They paid for this the next day: they looked rather peaky when they finally showed up, an hour and a half late, for the following morning's tasting of the Loosen wines. 2008 is looking like a really good vintage for quality growers, with the extra acidity bringing brilliant freshness when there's the fruit to go with it. It's a Spatlese/Kabinett vintage, which I like.

The Bernkastel three looked even peakier on the journey to the Pfalz that followed. They were broken men. Ernie, however, was his usual self!

Our final appointment was at JL Wolf, the Loosen outfit in the Pfalz. These wines, while being very tasty, weren't in quite the same league as the others tasted on this trip. But then they are more affordable. Full write-up of all to follow.

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Thursday, May 21, 2009

Germany (2)

Here's another picture of the Urziger Wurzgarten vineyard in the Mosel. These slopes are unbelievably steep and must be terrifying to work.

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In Germany

Apologies for the lack of activity here on the blog for the last couple of days. I have been in Germany without internet access, but visiting some fantastic producers and some amazing vineyards.
For now, just a few pictures will have to suffice, because I am in the airport waiting for my flight home. Top is the village of Urzig, taken from the Urziger Wurzgarten vineyard (which is pictured above), and then below is the Rudesheimer Berg Roseneck vineyard in the Rheingau.

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Monday, April 27, 2009

A decent Riesling from JJ Christoffel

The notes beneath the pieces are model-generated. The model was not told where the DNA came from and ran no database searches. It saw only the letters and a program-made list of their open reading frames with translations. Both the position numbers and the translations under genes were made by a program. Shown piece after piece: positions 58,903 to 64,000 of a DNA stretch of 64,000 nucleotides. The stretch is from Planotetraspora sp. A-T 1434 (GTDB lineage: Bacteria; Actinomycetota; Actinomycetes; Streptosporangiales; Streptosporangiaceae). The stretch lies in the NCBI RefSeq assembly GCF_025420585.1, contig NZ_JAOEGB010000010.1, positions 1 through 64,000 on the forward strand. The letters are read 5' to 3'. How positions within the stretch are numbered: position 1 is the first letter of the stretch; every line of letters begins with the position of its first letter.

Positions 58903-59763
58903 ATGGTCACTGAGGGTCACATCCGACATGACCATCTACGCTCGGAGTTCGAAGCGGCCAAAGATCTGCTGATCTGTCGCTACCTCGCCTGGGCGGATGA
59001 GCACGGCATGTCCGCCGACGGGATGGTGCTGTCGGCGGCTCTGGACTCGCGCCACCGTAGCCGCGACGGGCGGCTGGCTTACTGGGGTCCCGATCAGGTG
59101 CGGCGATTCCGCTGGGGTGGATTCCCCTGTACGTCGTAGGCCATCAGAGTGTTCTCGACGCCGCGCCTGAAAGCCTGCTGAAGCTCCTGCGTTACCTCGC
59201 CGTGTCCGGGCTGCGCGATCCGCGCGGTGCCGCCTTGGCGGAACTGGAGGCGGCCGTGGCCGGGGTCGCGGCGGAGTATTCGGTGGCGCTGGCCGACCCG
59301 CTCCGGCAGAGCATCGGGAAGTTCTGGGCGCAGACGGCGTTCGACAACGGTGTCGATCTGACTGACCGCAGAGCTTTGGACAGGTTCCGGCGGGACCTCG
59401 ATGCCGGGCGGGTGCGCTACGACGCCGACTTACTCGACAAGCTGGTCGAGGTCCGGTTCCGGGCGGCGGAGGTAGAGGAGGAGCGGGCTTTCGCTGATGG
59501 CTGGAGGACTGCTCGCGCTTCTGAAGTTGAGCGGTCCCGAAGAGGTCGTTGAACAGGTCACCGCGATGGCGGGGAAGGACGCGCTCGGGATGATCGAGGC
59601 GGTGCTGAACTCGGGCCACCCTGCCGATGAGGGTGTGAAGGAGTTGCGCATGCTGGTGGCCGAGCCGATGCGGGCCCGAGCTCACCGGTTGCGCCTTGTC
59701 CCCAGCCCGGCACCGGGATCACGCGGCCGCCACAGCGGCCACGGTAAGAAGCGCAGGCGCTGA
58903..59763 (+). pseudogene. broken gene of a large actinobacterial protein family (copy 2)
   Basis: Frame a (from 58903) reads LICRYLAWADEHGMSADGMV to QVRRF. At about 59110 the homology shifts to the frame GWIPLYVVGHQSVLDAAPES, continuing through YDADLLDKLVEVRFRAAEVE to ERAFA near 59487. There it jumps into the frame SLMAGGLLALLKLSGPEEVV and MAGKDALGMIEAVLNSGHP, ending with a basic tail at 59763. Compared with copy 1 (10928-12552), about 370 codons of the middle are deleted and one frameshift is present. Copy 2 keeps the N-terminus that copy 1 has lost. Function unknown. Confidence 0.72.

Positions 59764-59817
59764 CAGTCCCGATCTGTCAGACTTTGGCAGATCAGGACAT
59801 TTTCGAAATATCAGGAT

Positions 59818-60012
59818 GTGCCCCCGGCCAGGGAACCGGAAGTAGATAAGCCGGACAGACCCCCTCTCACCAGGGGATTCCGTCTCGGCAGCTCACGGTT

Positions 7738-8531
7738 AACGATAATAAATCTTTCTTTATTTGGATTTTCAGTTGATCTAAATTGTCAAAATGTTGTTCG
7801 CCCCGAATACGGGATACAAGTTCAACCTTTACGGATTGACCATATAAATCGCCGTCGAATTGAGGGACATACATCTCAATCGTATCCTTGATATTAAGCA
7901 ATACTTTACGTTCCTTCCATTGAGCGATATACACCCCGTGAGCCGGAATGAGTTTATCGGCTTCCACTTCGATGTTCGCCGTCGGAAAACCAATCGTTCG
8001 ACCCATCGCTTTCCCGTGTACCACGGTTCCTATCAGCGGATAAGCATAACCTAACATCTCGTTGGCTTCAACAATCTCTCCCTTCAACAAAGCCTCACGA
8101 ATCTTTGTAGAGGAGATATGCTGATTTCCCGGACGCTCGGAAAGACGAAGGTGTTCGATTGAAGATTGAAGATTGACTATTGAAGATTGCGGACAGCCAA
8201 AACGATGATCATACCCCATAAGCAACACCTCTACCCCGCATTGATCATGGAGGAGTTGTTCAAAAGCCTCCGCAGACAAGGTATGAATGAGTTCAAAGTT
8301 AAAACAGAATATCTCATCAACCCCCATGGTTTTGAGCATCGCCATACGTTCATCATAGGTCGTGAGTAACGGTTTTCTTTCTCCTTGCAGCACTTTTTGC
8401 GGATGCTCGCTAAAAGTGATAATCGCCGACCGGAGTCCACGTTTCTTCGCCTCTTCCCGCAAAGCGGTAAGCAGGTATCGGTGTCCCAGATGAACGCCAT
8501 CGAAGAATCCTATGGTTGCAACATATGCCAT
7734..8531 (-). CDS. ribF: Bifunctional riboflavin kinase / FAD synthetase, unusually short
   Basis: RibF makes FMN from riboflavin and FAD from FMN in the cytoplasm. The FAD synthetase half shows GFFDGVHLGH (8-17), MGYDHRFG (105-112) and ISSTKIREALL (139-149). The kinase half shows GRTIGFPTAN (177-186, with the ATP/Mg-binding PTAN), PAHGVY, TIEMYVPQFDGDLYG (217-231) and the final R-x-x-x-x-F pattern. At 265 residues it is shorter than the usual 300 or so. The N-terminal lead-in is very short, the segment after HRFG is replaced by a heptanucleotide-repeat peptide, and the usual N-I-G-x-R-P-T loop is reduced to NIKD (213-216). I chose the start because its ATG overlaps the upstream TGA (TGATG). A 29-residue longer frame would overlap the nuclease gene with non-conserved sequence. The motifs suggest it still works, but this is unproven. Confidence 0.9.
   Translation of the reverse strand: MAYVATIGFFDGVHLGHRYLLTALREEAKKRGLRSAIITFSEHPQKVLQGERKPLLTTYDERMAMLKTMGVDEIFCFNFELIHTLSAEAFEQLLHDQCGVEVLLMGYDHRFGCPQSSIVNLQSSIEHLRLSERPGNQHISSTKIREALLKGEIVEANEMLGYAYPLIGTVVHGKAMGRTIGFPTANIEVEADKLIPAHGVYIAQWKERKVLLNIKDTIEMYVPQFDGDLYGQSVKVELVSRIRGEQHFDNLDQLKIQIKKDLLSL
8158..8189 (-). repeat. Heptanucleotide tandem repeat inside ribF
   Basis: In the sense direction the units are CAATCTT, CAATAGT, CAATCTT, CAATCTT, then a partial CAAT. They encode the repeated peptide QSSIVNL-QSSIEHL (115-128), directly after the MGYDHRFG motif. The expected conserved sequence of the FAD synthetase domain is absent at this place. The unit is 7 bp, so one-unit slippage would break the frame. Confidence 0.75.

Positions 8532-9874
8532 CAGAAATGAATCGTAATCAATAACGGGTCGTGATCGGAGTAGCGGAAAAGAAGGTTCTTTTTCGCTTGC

Much of the time I'm reporting here on samples. But I do still buy wine, although not as much as I'd like, or I should. This is one I paid for.

I'm drinking it at the end of a long day in the office - the first in a couple of weeks - during which I've been sorting out my diary and beginning to tackle the back-log of things that need writing up. I punctuated the day with a lengthy walk, all the way round Virginia Water lake, with RTL. It was wet and grey, but still enjoyable. Tomorrow I'm off to Manchester, technically my home town, for the day for the 50 Great Portuguese Wines tasting.

This is a Riesling Kabinett from JJ Christoffel, which I purchased as part of a mixed case a couple of years ago. I really like Mosel Kabinett. One of the best things about it is that the wines usually have an extended drinking window.

JJ Christoffel Urziger Wurzgarten Riesling Kabinett 2005 Mosel, Germany
A rich, weighty, off-dry Riesling with honeyed, melony fruit and some spicy minerality. It's beautifully textured and balanced, with more density and richness than you might expect from a typical Mosel Kabinett. There's some bright liminess, here, too. It's a style of Riesling that can't really be done convincingly anywhere else in the world, with the possible exception of some bits of New Zealand. It would get a higher rating were it not for the slighly sugary, syrupy note on the finish. But that's nit-picking - it's a really nice wine. 88/100

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Tuesday, June 17, 2008

The death of Kabinett...almost

Germany’s Mosel region, which produced some of the world’s best Riesling, uses a classification known as the Prädikat system, which is a hierarchical system with six different levels based on the ripeness of the grapes. When this was introduced, in 1971, the problem was getting the Riesling grapes ripe, and only the best fruit from the best sites got into the Spätlese and Auslese wines (the levels above this, Beerenauslese and Trockenbeerenauslese, relied on the concentrating effect of botrytis). But now, the effects of global warming mean that sugar levels are rising in the grapes, and the lowest end of the classification, Kabinett, is in danger of extinction. This is because the great vineyard sites are turning out grapes that have higher sugar levels than those you’d normally associate with Kabinett.